There’s nothing more beautiful than long, lustrous curls. But for women with this hair type, perfect spirals are almost impossible to achieve. Heat and humidity, rain and wind—they’re at the mercy of the weather. The climate, literally, dictates how their hair will behave.
Or maybe not. According to Ouidad, a hairstylist specializing in haircuts for curly hair in New York City, soft, smooth curls should and can be the case every single day—no matter the forecast. “If your curls are cut correctly, you won’t fear humidity,” she says. “The hair will be far more manageable, which is why it’s essential to go to a stylist with an expertise in cutting curly hair.”
Mechanics of a Curly Haircut
Because no curls are created equal, the cut is that much more important. Your stylist needs to consider the diameter of the curl, as well as its spring factor—how loose or how tight. The curl pattern and how it fits together is also a critical detail. “There’s really no room for error. You have to understand curly hair and strategically plan your cut,” notes Ouidad.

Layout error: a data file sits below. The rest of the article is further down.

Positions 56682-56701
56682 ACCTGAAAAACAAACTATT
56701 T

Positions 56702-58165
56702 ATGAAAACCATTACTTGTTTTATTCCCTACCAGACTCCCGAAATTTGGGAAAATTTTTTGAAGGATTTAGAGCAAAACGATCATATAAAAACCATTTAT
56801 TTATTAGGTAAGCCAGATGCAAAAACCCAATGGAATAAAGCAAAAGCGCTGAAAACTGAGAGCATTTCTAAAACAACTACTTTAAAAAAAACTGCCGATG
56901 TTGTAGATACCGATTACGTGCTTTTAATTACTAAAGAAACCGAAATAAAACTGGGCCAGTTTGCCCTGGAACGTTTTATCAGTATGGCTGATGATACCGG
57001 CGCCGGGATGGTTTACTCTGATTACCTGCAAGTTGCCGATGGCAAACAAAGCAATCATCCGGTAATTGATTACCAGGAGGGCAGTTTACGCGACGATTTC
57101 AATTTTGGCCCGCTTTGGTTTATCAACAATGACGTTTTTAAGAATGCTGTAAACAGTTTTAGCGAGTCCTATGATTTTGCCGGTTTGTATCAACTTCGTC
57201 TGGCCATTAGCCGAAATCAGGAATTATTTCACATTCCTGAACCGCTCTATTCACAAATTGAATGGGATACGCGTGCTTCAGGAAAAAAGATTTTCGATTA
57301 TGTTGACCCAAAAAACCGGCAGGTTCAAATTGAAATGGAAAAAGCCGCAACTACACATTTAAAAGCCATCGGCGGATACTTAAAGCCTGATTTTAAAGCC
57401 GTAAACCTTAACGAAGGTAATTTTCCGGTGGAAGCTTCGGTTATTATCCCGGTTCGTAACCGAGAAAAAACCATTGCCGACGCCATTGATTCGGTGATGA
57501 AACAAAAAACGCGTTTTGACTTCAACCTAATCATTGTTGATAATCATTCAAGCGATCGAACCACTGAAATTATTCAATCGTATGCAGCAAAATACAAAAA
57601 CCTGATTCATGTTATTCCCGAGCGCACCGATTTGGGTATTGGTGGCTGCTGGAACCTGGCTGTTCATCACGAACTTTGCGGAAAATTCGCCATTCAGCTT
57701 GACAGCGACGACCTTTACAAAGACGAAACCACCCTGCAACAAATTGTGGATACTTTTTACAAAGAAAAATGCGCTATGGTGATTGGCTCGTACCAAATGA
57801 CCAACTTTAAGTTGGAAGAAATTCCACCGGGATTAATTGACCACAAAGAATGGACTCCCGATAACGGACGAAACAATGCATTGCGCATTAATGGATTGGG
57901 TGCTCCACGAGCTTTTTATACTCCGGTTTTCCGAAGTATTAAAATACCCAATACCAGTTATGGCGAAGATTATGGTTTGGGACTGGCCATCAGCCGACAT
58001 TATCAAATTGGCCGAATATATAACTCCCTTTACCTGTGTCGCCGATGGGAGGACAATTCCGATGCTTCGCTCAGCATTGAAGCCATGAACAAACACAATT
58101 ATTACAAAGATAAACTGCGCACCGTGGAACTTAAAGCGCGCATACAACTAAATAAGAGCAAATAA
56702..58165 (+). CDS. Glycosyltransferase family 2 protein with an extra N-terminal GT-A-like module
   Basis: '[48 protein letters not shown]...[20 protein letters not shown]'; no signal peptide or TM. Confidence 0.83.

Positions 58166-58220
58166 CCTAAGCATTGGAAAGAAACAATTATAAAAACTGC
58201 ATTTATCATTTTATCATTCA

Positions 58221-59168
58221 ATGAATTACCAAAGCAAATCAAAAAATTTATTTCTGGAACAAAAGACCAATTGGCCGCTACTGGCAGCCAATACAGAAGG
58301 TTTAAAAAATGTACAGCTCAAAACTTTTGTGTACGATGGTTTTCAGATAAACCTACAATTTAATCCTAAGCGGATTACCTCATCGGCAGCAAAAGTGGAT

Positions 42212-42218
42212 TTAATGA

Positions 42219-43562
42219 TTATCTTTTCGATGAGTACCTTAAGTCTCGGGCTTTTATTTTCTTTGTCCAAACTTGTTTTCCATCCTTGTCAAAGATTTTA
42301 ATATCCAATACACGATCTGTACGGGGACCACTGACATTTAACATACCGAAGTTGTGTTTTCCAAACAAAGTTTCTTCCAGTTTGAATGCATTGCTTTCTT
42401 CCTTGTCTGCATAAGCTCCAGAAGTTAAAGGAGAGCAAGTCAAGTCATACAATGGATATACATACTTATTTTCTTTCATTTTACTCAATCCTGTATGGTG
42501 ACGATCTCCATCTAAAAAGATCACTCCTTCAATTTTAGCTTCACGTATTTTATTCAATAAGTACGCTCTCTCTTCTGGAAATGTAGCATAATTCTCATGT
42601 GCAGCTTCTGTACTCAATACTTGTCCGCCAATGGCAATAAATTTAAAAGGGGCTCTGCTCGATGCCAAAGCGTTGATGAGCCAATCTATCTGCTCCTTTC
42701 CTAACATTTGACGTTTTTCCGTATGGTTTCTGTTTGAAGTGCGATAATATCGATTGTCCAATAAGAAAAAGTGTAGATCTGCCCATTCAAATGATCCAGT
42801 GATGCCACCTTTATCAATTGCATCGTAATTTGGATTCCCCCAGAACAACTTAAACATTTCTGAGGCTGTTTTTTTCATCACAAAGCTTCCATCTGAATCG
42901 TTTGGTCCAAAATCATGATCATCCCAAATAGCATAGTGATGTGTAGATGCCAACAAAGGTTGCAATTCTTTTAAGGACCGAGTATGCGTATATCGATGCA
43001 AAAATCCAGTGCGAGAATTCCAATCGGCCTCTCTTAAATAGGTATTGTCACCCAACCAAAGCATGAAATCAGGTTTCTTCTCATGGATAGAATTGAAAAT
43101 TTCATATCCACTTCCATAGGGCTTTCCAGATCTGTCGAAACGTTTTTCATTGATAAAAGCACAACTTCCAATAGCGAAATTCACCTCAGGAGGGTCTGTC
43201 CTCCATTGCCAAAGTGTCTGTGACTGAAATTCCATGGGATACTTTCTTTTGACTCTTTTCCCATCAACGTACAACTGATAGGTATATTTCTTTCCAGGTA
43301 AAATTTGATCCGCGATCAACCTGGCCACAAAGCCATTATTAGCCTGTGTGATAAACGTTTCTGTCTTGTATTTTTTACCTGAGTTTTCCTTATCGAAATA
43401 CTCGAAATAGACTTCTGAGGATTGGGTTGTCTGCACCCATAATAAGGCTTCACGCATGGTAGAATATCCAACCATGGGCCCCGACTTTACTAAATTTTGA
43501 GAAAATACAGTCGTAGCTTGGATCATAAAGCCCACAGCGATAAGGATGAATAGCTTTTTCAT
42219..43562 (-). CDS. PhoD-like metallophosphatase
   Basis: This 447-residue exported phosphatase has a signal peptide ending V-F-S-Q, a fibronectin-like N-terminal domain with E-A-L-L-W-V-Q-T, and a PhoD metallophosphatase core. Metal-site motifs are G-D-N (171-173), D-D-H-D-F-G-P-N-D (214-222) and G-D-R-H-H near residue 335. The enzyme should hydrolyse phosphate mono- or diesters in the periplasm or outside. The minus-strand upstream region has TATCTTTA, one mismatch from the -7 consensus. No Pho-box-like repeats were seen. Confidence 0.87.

If the hair is cut blunt, it creates a boxy, almost pyramid-like effect. If thinned or texturized (a technique used to add dimension) the balance of each wave is thrown off, creating an uneven pattern and increased frizz. Dry cutting is not recommended—the hair should be freshly washed and conditioned before cutting. “You need to work with the natural nature of curl. Curly hair dries differently every time so you need to cut it wet to guarantee a balanced, well-fit cut,” says Ouidad.
The technique most curly haired specialists use is known as carving and slicing. How it works: hair is cut with the curvature of the curl pattern so the curls fit together like a puzzle, as opposed to stacking. The carving and slicing process removes bulk while enhancing the natural curl pattern, resulting in curls that gracefully cascade and are easier to manage (less friction, less frizz).
Haircuts for Long, Curly Hair
For women with long curly hair, you can go blunt along the bottom (the weight of the hair at this length allows for this), but your stylist should slice the outer layer to create movement and keep the hair from appearing triangular. The perfect example: Nicole Kidman, whose hair falls to one length, with strategically placed shorter pieces to create enviable shape, bounce and flow.
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